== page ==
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#### Institute

- Quasi-stable black holes at LHC (2001)
- We address the production of black holes at LHC and their time evolution in space times with compactified space like extra dimensions. It is shown that black holes with life times of several hundred fm/c can be produced at LHC. The possibility of quasi-stable remnants is discussed.

- Quasi-stable black holes at the large hadron collider (2002)
- We address the production of black holes at LHC and their time evolution in space times with compactified space like extra dimensions. It is shown that black holes with life times of several hundred fm/c can be produced at LHC. The possibility of quasi-stable remnants is discussed.

- Black hole production in large extra dimensions at the Tevatron : possibility for a first glimpse on TeV scale gravity (2002)
- The production of black holes in large extra dimensions is studied for Tevatron energies. We find that black holes may have already been created in small abundance in pp collisions at ps = 1.8 TeV. For the next Tevatron run (ps = 2.0 TeV) large production rates for black holes are predicted.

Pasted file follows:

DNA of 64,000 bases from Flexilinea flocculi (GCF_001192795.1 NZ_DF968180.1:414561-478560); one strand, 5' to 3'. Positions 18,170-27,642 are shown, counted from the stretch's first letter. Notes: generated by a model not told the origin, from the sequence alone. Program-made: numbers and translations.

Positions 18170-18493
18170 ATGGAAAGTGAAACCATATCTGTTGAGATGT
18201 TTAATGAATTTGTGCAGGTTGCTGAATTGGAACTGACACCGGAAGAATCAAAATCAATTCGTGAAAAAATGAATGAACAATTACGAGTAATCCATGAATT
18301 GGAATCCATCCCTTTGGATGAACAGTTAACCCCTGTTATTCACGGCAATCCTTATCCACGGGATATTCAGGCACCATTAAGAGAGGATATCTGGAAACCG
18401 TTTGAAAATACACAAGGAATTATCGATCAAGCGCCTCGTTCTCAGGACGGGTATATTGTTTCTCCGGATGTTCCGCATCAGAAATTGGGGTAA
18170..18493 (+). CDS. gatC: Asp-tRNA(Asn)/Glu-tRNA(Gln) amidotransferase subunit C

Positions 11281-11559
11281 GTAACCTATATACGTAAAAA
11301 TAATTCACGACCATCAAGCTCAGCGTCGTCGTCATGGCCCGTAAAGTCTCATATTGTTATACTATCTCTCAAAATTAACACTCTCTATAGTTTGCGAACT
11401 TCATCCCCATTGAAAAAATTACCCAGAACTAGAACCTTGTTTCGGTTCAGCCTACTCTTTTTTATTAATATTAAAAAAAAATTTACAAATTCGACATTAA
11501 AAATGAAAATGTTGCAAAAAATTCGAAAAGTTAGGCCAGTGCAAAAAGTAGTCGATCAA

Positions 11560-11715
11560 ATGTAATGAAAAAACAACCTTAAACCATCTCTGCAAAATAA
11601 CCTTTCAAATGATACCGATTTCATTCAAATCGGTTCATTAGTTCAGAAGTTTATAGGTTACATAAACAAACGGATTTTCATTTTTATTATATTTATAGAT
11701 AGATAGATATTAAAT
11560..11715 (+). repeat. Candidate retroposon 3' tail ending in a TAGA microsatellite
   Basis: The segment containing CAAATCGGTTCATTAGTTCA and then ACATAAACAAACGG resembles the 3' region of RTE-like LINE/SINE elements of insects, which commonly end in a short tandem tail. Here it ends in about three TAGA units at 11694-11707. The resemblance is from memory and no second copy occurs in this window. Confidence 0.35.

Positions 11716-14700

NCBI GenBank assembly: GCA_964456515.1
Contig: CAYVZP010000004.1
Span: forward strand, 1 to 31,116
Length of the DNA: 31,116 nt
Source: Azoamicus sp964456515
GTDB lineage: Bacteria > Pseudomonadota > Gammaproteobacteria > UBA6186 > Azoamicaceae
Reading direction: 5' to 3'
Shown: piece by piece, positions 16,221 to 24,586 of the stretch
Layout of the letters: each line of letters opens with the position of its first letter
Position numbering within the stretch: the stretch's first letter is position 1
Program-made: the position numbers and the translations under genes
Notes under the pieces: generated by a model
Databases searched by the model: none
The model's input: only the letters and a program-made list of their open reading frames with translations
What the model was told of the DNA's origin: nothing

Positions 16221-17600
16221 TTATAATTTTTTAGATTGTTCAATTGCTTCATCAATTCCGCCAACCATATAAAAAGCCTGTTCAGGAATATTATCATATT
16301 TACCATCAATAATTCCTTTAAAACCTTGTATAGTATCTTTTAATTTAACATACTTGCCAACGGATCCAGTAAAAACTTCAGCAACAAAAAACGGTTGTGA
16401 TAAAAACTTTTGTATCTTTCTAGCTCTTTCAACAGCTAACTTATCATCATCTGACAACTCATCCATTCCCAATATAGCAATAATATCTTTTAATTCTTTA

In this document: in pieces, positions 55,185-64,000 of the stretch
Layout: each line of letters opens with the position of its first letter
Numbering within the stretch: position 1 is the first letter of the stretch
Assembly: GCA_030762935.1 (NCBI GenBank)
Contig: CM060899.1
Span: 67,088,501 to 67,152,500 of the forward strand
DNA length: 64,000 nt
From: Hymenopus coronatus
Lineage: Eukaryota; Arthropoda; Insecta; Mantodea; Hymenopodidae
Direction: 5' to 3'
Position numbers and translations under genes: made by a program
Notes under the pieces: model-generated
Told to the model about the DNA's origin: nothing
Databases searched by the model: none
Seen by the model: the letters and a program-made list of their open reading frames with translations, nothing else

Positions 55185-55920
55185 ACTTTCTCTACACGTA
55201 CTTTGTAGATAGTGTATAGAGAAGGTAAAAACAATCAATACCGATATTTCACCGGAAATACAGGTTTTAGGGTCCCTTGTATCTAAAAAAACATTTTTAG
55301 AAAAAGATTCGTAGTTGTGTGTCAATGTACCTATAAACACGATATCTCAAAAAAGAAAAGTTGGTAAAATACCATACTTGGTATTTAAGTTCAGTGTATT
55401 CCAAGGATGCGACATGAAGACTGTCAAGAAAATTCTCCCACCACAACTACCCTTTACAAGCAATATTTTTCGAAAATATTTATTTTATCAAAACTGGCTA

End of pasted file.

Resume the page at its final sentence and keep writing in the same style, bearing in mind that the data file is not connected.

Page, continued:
- Suppression of high-P T jets as a signal for large extra dimensions and new estimates of lifetimes for meta stable micro black holes : from the early universe to future colliders (2002)
- We address the production of black holes at LHC in space times with compactified space-like large extra dimensions (LXD). Final state black hole production leads to suppression of high-PT jets, i.e. a sharp cut-o in (pp!jet+X). This signal is compared to the jet plus missing energy signature due to graviton production in the final state as proposed by the ATLAS collaboration. Time evolution and lifetimes of the newly created black holes are calculated based on the micro- canonical formalism. It is demonstrated that previous lifetime estimates of micro black holes have been dramatically underestimated. The creation of a large number of quasi-stable black holes is predicted with life times of hundred fm/c at LHC. Medium modifications of the black holes evaporation rate due to the quark gluon plasma in relativistic heavy ion collisions as well as provided by the cosmic fluid in the early universe are studied